(Above) Cartoon perspective view of the geometry of a typical continental rift margin. Normal faults that accommodated rifting are overlain by passive margin strata. A similar continental rift margin was formed in western North America after ~700 Ma and is known as the Cordilleran miogeocline.

Paleozoic limestones and sandstones

(Above) Composite stratigraphic section of southeastern Idaho and tectonic settings for different intervals in the geologic history of Idaho. Modified from Link and Phoenix (1996).

A thick sequence of carbonate rocks (limestone and dolomite), of early Paleozoic age (530 to 300 million years) lies above the Brigham Group and is present in most of the mountains of eastern Idaho. These rocks were deposited on broad carbonate platforms in warm seas off the western edge of the paleo-North American continent, settings similar to today's Bahama Banks or Great Barrier Reef. In many places, the Paleozoic limestones contain invertebrate fossils, including trilobites, bryozoans, brachiopods, corals, and molluscs, which allow determination of their age and the precise conditions under which they were deposited (Isaacson and Dorobek, 1988; Isaacson et al., 1988).

Modern surface streams are rare where most of the rocks at the Earth's surface consists of limestone. The limestone cliffs are highly porous and most of the water sinks into the subsurface. In places, extensive cavern systems exist, as at Minnetonka Cave west of St. Charles, Idaho. Large springs form where the subsurface water (groundwater) intersects the land surface. Such springs supply important parts of the municipal water supplies of southeastern Idaho. They are easily contaminated and their purity must be guarded carefully.

Thin units of fine-grained sandstones or quartzite are present within this stack of Paleozoic limestones in the Swan Peak Quartzite of Ordovician age (James and Oaks, 1977; Oaks et al., 1977) and the Wells Formation of Pennsylvanian age. These sandstones represent times when wedges of quartz sand, eroded from distant mountain ranges, prograded over the carbonate platforms.

Also present in some limestone units are gray and black chert beds and nodules, which weather to distinctive pebbles of hard flint. This chert formed from dissolved skeletons of silica-secreting invertebrates, which also existed in the warm shallow seas.

Some of the limestone has been altered to the crystalline carbonate rock dolomite. In this process original fossils are generally destroyed and the result is a light or dark gray rock that preserves bedding structures but little of the fine detail found in limestone.

Disruptions to the passive margin in central Idaho

Copper Basin Group-Antler orogeny

In southeastern Idaho, the North American plate margin remained relatively passive until late Paleozoic and early Mesozoic time. In contrast, in central Idaho, sedimentary relations were modified starting in latest Devonian time, with the Antler orogeny, and again in Pennsylvanian and Permian time, when the Wood River basin developed, in response to the Ancestral Rockies orogeny to the southeast in Colorado and new Mexico (Dickinson, 2004).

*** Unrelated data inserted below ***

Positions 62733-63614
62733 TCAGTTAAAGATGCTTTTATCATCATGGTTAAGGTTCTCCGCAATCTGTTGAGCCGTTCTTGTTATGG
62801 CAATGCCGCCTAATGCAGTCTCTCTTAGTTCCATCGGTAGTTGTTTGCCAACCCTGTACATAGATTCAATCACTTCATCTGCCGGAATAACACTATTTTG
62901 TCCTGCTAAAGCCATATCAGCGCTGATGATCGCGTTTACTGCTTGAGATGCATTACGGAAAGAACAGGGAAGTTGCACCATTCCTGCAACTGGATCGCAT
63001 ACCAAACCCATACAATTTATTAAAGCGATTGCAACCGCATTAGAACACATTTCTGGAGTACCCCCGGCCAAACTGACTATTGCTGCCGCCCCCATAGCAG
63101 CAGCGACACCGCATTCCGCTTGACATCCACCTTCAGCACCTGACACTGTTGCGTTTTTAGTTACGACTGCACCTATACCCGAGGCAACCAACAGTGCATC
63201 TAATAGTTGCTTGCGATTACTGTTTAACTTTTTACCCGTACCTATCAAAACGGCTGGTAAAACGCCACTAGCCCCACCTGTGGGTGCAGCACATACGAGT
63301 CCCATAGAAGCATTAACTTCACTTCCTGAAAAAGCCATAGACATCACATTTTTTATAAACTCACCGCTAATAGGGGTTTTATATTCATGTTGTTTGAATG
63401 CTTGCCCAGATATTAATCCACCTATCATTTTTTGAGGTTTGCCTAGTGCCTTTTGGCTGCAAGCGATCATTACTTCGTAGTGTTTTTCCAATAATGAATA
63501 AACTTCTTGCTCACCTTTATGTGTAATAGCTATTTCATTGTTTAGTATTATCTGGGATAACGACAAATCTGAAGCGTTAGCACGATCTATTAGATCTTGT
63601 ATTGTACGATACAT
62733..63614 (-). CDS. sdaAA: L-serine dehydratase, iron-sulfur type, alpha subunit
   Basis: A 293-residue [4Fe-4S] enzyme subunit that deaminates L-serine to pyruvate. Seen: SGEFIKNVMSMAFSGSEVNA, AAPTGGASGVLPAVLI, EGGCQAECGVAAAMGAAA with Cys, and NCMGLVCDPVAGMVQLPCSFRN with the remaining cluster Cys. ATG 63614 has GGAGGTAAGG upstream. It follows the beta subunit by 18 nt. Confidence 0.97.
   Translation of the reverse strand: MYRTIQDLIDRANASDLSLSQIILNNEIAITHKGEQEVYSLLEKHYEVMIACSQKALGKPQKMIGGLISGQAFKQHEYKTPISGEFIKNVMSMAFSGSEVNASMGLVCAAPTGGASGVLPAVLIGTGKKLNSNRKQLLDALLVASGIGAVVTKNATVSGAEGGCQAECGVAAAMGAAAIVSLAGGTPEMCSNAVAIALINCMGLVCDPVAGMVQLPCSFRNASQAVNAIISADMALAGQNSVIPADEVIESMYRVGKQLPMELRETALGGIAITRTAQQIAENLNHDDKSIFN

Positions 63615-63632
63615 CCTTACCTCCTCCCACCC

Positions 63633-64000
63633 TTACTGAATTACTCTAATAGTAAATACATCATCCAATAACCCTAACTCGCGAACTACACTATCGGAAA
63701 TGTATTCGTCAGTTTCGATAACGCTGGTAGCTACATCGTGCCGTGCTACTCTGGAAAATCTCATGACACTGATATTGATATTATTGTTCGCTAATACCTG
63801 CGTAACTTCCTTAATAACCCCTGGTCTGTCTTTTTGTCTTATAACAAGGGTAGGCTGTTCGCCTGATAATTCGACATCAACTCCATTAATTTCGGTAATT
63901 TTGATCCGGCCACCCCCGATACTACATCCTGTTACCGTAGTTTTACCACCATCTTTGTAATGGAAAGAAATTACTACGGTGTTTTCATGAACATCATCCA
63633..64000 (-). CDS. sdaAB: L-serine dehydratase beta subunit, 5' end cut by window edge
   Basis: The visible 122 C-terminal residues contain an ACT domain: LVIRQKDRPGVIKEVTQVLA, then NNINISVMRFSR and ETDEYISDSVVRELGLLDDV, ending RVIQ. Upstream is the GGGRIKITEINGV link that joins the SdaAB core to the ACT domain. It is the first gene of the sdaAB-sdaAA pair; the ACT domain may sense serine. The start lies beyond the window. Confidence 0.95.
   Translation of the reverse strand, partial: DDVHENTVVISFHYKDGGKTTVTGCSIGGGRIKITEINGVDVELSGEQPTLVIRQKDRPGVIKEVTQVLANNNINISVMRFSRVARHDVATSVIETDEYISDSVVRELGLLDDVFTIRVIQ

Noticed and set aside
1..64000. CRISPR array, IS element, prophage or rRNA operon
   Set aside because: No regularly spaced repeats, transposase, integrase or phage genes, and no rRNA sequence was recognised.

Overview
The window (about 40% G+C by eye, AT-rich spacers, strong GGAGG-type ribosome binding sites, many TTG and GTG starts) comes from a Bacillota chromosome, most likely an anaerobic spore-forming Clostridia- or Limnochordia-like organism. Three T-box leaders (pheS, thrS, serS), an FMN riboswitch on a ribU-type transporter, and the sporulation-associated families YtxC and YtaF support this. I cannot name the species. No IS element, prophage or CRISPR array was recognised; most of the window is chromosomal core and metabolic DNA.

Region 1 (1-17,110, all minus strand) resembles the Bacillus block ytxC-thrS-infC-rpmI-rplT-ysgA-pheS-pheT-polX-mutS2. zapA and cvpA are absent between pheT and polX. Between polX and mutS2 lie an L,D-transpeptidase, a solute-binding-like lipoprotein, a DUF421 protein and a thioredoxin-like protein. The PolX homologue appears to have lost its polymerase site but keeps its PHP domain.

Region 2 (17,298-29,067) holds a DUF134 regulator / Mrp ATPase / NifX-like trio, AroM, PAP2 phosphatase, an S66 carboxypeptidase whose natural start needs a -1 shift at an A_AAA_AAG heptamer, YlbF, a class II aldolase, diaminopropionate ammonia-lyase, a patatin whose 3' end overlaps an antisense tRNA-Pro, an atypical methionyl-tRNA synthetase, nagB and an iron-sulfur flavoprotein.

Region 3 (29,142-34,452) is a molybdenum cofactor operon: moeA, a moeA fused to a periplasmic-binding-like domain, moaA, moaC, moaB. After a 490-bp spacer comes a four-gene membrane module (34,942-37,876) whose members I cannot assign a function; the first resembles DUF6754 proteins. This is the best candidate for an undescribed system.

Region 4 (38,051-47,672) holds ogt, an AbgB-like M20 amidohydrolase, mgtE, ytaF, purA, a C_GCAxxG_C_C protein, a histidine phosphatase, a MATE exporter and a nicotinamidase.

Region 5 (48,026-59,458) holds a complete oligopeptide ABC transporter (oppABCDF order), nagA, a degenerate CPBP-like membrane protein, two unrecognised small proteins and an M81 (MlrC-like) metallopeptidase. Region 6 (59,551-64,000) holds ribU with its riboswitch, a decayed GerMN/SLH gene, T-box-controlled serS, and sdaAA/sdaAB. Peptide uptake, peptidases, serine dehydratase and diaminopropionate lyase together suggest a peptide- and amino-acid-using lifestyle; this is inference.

The Antler orogeny produced a thrust fault in central and northern Nevada, the Roberts Mountains thrust. This fault placed deep water, western siliceous facies continental rise strata over eastern carbonate facies carbonate rocks, and uplifted the Antler highland, which then shed sediment into a subsiding foreland basin to the east. In central Idaho, the Antler event produced the thick conglomeratic Copper Basin Group (Wilson et al., 1994; Link et al., 1996) which contains evidence of rapid subsidence, and coeval normal faulting, perhaps in an oblique normal (transtensional) structural setting (Beranek et al., 2016).

The Copper Basin Group contains up to 3 km of strata now exposed in the Pioneer Mountains between Ketchum and Mackay. Clasts in the Copper Basin Group include Ordovician quartzites of the Kinnikinic formation, and black cherts, likely sourced from the Devonian Milligen Formation from the area west of Ketchum.

(Above) Late Devonian to Early Mississippian paleogeography and tectonic setting of the Antler orogeny in the North American Cordillera. Abbreviations: AA –Arctic Alaska; CH –Chukotka; OK –Okanagan subterrane of Quesnellia; PE –Pearya terrane; YR –Yreka subterrane of the eastern Klamath terrane (includes Trinity subterrane and Shoo Fly complex); YT-Yukon-Tanana terrane. Modified from Beranek et al. (2016). Inset map shows Copper Basin trough and Kinnikinic uplift at bends in back-arc sinistral Antler strike-slip system. 

Sun Valley Group-Wood River Basin

The Milligen Formation of the Antler highland subsided in Pennsylvanian time, and the Wood River Basin formed above it. The Sun Valley Group, which contains mixed carbonate and siliciclastic rocks that underlie the Sun Valley ski area on Bald Mountain and are exposed in the Boulder and White Cloud Mountains (Mahoney et al., 1991; Link et al., 1995) was deposited into this deeply subsiding Wood River basin that was part of the larger Oquirrh Basin system of northern Utah (Geslin, 1998).

Subsidence of the Oquirrh-Wood River basin may have been controlled by interaction between compression of the Ancestral Rockies orogeny to the south and renewed uplift and isostatic loading of the Antler highland to the west.

Continue to Module 4 - Accreted Terranes